THE BADDEST, wildest, don’t-give-a-flip-est woman in American team sports is taking a victory lap in front of more fans than could fit in all but one stadium back home. Hope Solo is laughing. She is smiling. She is waving at bunches of friends and thousands of strangers in a country that’s always loved her sport — just not her gender playing it.
This is her moment. She wraps herself in an American flag. She is the star. She is the face. She is the mouth. And in a 2-1 win over Japan in the Olympic women’s soccer final at Wembley Stadium on Thursday, she is the reason the Team USA dynasty is back with another gold medal.
That was her, at the front of the line with a gold medal around her neck and flowers in her hands, singing the national anthem as loud as her lungs could sing it.
“Honestly,” she says, “it’s the first time in my athletic career that I felt like it was a true team.”
Solo’s words there will be taken and repeated a million times now, connected to the Big Controversy she started by lashing out at former teammate and current broadcaster Brandi Chastain for relatively tame criticism of Team USA. Those words are also “quintessential Hope,” which is exactly how teammate Megan Rapinoe described the game.
She is immature or defending a teammate, oversensitive or proud, lacking focus or overflowing with passion. Maybe she just wants to help move her upcoming book off the shelves.
Either way, the women’s soccer portion of these Olympics became Solo’s. She was already the most recognizable athlete on her country’s most recognizable women’s team, the one in the most commercials, the most ads, the most web clicks.
Whatever, it was entirely unnecessary — and entirely her.
“I don’t care how people perceive me,” she says. “I am who I am. I’m here to win.”
Those words are also quintessential Hope, and if she didn’t play like this in the gold medal game, the American sports landscape would perceive her differently. But we love a winner, especially a lively one, especially one who plays out of her mind on the big stage, and especially one who does it for Team USA.
The gold medal — that’s four out of five for America, a better stretch than any country has had in the men’s World Cup — doesn’t make up for losing to Japan in penalty kicks in last year’s World Cup. But it does push Team USA back on top of the women’s soccer mountain, and it did make for a terrific night for Solo to be at her swagger-est best.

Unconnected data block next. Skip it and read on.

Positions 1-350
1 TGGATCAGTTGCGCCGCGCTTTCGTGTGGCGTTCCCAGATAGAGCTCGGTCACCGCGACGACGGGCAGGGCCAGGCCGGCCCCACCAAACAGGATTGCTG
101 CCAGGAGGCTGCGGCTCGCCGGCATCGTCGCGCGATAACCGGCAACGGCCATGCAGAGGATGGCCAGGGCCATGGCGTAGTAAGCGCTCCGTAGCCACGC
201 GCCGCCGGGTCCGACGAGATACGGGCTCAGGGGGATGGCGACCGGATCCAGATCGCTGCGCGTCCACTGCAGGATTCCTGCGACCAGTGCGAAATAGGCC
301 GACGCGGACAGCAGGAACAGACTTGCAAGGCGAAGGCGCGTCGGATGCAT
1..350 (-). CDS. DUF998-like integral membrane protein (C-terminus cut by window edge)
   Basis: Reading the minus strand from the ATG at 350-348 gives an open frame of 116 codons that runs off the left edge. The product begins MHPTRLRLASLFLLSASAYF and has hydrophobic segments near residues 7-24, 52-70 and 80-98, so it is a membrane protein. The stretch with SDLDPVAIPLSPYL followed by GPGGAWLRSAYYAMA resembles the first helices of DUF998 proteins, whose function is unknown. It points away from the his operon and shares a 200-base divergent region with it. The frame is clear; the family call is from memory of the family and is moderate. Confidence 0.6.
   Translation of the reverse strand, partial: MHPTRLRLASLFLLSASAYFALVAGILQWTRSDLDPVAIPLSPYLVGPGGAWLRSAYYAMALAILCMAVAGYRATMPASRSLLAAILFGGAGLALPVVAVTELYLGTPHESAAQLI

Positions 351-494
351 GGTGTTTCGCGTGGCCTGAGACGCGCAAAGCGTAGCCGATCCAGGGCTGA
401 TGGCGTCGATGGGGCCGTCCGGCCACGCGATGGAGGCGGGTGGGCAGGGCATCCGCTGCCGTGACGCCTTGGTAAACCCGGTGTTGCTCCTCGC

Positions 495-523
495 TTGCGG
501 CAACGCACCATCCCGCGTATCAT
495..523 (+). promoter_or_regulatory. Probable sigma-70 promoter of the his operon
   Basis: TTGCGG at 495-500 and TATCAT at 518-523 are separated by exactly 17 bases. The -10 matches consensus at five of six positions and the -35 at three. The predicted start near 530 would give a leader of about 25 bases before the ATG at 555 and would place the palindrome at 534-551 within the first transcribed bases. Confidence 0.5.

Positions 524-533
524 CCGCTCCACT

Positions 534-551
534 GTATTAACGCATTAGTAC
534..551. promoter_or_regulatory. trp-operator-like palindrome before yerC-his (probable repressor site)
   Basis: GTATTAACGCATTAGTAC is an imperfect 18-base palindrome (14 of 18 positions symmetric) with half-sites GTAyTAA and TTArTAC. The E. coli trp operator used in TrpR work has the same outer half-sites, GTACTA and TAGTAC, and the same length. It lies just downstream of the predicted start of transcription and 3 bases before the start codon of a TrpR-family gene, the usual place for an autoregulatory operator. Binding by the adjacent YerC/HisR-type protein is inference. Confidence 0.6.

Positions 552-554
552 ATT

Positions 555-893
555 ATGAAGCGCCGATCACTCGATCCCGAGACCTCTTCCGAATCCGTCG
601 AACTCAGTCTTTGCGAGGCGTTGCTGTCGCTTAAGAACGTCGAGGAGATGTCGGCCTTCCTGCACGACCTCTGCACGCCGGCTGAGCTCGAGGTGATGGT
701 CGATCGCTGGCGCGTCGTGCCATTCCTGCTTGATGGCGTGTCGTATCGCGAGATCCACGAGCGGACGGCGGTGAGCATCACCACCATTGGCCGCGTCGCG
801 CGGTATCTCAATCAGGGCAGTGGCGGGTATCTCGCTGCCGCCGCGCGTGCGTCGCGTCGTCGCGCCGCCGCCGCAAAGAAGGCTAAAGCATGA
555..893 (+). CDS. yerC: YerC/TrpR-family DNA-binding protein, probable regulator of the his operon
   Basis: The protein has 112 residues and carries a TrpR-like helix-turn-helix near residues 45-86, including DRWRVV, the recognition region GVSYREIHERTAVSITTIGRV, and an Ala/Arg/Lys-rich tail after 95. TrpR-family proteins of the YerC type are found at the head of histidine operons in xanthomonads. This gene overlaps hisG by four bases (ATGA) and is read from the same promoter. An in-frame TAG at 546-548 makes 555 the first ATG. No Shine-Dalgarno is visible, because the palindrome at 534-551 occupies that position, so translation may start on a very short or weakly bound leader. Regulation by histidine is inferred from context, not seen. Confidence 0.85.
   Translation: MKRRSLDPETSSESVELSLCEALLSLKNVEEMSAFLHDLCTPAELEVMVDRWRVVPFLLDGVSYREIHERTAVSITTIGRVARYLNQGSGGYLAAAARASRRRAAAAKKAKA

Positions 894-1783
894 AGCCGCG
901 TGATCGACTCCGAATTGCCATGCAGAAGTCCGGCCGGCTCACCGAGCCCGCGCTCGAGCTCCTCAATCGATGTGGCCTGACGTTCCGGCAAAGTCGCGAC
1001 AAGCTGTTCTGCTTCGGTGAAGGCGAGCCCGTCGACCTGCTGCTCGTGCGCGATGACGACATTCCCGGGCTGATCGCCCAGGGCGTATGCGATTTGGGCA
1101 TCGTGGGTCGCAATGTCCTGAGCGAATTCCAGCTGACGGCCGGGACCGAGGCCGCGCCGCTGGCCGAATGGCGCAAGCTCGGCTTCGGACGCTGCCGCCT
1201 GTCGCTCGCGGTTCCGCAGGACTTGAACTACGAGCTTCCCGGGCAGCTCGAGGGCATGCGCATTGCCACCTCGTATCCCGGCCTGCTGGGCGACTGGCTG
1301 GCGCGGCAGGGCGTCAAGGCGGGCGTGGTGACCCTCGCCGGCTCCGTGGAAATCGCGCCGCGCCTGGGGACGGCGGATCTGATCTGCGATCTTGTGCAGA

Team USA needed everyone, of course. Solo is talking about more than just what happens during 90 minutes when she drops that “true team” line, of course, but it fits in that context as well.
Japan is skilled, and last year’s World Cup win does not stand as a fluke. Carli Lloyd scored both goals — the first on a terrific pass by Alex Morgan, the second she created largely on her own. A couple balls got by Solo. Once, Christie Rampone made a stop.
But if the soccer adage Solo likes to repeat — “keepers don’t win games, they save them” — is true then she saved the Americans. In the 18th minute, it was a jumping, fingertips save with her left hand on a header by Yuki Ogimi. In the 83rd minute, it was a gold-saving stop after Rampone lost it to Mana Iwabuchi and Solo dove what seemed to be 100 feet to her left to knock it away.
Lucky? Over and over, Solo’s teammates call her the best keeper in the world, a title that’s repeated in many international soccer circles.
The truth is, Solo wanted this. She wanted the gold medal to come down to her moment, her skills, her reaction.
The big stage, the largest crowd ever to watch an Olympic women’s soccer game in the sport’s most famous stadium. She got her chance — with cameras flashing 360 degrees around her, marriage proposals written on paperboard — a moment all to herself.
If she missed it, who knows? Maybe the game goes to penalty kicks and Japan wins again. But she didn’t miss it. She backed up her talk, backed up the talk from others, rose to the moment that you’d expect from the baddest, wildest, don’t-give-a-flip-est woman in American team sports. The truth is, she wanted this. Desperately.
“I was hoping it would come, and it finally did,” she says. “I tend to play well under pressure. But a lot of great players do.”
Quintessential Hope, indeed.